On Thursday, Dr. Craig Spencer, who had been working with Doctors Without Borders treating Ebola patients in Guinea, was rushed to New York’s Bellevue Hospital with a high fever. A few hours later, tests confirmed the worst: Spencer has Ebola, making him the fourth person diagnosed with the disease in the United States, and the first diagnosed outside of Texas. So far, the situation appears to be under control: Bellevue has been preparing for weeks, Spencer was hospitalized shortly after becoming symptomatic, and officials are already tracking down anyone he may have come into contact with. However, the fact that he went to a bowling alley, took a taxi, and rode the subway on Wednesday night is not likely to calm those already on edge about the virus.
Alexandra Sifferlin examines the city’s preparations:
New York City has been prepping and drilling its hospitals for the possibility of an Ebola patient since July 28, when it was confirmed that Americans Dr. Kent Brantly and Nancy Writebol had contracted Ebola in Liberia. “I wanted to know that our staff was able to handle [a possible Ebola patient],” says Dr. Marc Napp, senior vice president of medical affairs at Mount Sinai Health System.
“We’ve prepared for a variety of different things in the past: anthrax, H1N1, small pox, 9/11, Hurricane Sandy,” Kenneth Raske, president of the Greater New York Hospital Association (GNYHA) told TIME. “This preparation is not unusual.”
Cohn compares NYC’s Ebola response to the one in Dallas:
CDC has dispatched a “go” team of advisers and clinicians, although some were already in New York anyway. They will not simply track down possible contacts, as they did in Dallas. They will also help health care workers avoid infection, which they did not do in Dallas. That’s important, because the biggest threat right now almost surely isn’t to subway riders or bowlers. It’s the public health workers who will be taking care of Spencer.
Cohn also remarks that the response “looks and feels a lot different than what took place a few weeks ago, when the first American diagnosis took place in Dallas, Texas, and neither the hospital nor public health officials seemed quite certain what to do”:
The tragic horror of Ebola is that the people most at risk of getting the disease are those caring for the sick. That’s likely how Spencer got it, after all, and as a worker with Doctors Without Borders he presumably knew what he was doing. But what was true yesterday is true today. Experts expect isolated cases of Ebola to show up here and there, but they don’t expect outbreaks, because the U.S. has the resources and infrastructure to contain the spread and treat those who get it.
However, Ed Morrissey thinks this case “raises a whole lot of questions about the CDC’s latest approach to dealing with travelers from western Africa”:
They expect to control the potential spread of the disease by asking them to take their temperatures for 21 days and keep from being in public too much. If a health professional who’s had experience with Ebola can’t follow those guidelines, why should we expect anyone else to follow them?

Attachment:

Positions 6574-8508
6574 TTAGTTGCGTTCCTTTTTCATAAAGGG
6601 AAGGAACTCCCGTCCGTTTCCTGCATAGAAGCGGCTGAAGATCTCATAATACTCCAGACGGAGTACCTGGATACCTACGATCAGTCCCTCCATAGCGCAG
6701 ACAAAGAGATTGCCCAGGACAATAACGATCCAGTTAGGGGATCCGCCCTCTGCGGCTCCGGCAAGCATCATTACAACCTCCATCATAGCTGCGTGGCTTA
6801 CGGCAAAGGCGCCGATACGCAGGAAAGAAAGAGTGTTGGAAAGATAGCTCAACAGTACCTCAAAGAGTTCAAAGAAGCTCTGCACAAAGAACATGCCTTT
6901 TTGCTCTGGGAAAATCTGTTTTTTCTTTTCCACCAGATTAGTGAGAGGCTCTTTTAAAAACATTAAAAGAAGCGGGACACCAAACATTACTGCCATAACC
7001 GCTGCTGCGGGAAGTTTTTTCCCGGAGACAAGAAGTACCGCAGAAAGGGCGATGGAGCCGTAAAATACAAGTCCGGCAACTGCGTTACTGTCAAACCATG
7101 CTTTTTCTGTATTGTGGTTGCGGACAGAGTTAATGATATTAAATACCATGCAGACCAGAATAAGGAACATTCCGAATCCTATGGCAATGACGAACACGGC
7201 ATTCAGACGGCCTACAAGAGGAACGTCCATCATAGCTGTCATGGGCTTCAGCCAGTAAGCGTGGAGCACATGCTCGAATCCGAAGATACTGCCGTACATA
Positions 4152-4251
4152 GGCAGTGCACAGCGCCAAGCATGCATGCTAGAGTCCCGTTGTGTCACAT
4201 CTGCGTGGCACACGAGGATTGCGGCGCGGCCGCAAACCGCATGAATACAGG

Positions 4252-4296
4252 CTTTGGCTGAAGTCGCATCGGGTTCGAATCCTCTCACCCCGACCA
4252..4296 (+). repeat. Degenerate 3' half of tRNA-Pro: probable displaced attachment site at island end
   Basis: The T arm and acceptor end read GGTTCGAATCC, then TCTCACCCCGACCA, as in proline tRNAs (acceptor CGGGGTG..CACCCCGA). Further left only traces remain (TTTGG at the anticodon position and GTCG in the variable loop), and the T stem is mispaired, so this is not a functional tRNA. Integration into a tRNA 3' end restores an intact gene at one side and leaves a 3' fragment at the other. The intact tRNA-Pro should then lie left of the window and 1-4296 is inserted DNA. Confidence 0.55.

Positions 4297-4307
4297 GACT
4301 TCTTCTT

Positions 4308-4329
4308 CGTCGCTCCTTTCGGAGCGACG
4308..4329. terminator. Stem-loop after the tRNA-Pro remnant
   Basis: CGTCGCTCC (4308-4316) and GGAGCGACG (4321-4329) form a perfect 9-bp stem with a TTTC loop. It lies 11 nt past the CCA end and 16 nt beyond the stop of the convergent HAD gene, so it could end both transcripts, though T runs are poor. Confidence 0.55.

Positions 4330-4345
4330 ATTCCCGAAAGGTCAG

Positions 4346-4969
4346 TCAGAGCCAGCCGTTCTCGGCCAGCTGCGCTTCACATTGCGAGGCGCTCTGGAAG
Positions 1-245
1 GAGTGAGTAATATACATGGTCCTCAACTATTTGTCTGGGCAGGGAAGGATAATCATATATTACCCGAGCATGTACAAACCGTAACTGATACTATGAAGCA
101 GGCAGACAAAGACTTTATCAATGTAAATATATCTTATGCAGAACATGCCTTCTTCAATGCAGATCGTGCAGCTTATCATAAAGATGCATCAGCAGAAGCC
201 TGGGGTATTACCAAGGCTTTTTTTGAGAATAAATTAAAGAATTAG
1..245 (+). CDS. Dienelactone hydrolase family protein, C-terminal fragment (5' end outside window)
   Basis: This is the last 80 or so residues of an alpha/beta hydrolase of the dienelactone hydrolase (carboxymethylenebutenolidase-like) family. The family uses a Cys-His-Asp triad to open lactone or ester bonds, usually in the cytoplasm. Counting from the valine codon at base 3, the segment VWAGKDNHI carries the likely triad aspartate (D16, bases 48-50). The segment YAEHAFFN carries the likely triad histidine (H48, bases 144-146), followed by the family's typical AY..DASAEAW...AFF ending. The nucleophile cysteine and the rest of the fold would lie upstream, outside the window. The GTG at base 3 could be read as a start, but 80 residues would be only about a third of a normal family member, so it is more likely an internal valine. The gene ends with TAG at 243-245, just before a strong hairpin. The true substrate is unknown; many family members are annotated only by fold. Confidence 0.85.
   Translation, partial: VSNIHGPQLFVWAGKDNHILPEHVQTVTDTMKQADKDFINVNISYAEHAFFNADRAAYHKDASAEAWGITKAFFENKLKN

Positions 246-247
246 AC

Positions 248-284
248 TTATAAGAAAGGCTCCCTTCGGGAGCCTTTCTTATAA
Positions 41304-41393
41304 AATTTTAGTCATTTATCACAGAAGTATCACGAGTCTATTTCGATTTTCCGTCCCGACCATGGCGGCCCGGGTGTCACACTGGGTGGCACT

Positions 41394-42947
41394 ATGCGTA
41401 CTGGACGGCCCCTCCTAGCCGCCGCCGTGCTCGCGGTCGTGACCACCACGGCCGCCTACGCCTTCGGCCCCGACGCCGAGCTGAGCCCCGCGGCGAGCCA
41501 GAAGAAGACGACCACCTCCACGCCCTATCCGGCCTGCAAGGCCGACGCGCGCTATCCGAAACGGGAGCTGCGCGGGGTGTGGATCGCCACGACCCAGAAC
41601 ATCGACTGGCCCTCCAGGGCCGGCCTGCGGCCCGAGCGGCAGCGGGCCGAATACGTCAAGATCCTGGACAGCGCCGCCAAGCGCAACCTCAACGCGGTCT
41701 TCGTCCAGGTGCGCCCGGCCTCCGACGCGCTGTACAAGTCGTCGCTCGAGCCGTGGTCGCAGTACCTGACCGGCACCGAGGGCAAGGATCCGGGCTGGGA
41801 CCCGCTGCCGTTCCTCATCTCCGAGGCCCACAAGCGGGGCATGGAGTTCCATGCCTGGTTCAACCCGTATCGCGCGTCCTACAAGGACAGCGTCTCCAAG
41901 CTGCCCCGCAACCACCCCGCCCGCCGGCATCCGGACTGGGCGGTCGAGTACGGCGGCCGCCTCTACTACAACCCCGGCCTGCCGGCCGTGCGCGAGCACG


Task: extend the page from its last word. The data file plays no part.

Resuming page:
Now we have a fresh case in the most populous city in the nation, and the potential for hundreds of contacts thanks to the subway ride, the cab, and the use of the bowling alley. Did he have a drink at the bowling alley? Eat food? Did wait staff handle any glasses or dishes? Did he use rental shoes and house bowling balls?
But Matthew Herper talks to infectious disease expert William Schaffner, who isn’t worried about New Yorkers getting Ebola from the subway:
“I think the risk is close to zero. I would even say it’s zero because none of those people had any contact with his body fluids,” Schaffner says. “I would feel no concern had I been standing next to him on the subway.”
The reason, Schaffner says, is because when patients first become sick with Ebola, there simply isn’t that much virus in their bodies. “It’s very hard to transmit the virus in those first days of illness,” he says. “As the illness progresses, for sure the viral load in the body increases. It can get into the skin cells or onto the surface of your skin. That’s when people are near death.”
The risk of transmission is not constant, he says. It gets worse and worse as patients get sicker and sicker. When they are very sick, Ebola is very much like cholera, with large volumes of fluid flooding out of the body as diarrhea or vomit. Those fluids are teeming with virus, and that is what health care workers are exposed to.
Sarah Kliff wants us to remember that Spencer “a doctor who decided, voluntarily, to go to Guinea to treat Ebola patients”:
This is a country that desperately needs more doctors to fight back an epidemic. The United States has 245.2 doctors per 100,000 people. Guinea has 10. Spencer is not part of the problem. From what we know, he did not put New Yorkers at risk for Ebola. He’s part of the solution, one of a small handful of doctors who worked to combat a deadly, overwhelming disease.
And Abby Haglage worries that Spencer getting sick will stop other doctors from following his example:
His brave mission, followed by a devastating diagnosis, complicates an already nightmarish scenario for health-care workers fighting against Ebola: It may be deterring doctors from helping—right when they’re needed most. The news of Spencer’s positive test for the virus, announced Thursday night in New York City, might achieve the exact opposite of his stated goal.
(Photo: A member of Bellevue’s Hospital staff wears protective clothing during a demonstration on how they would receive a suspected Ebola patient on October 8, 2014 in New York City. By Spencer Platt/Getty Images)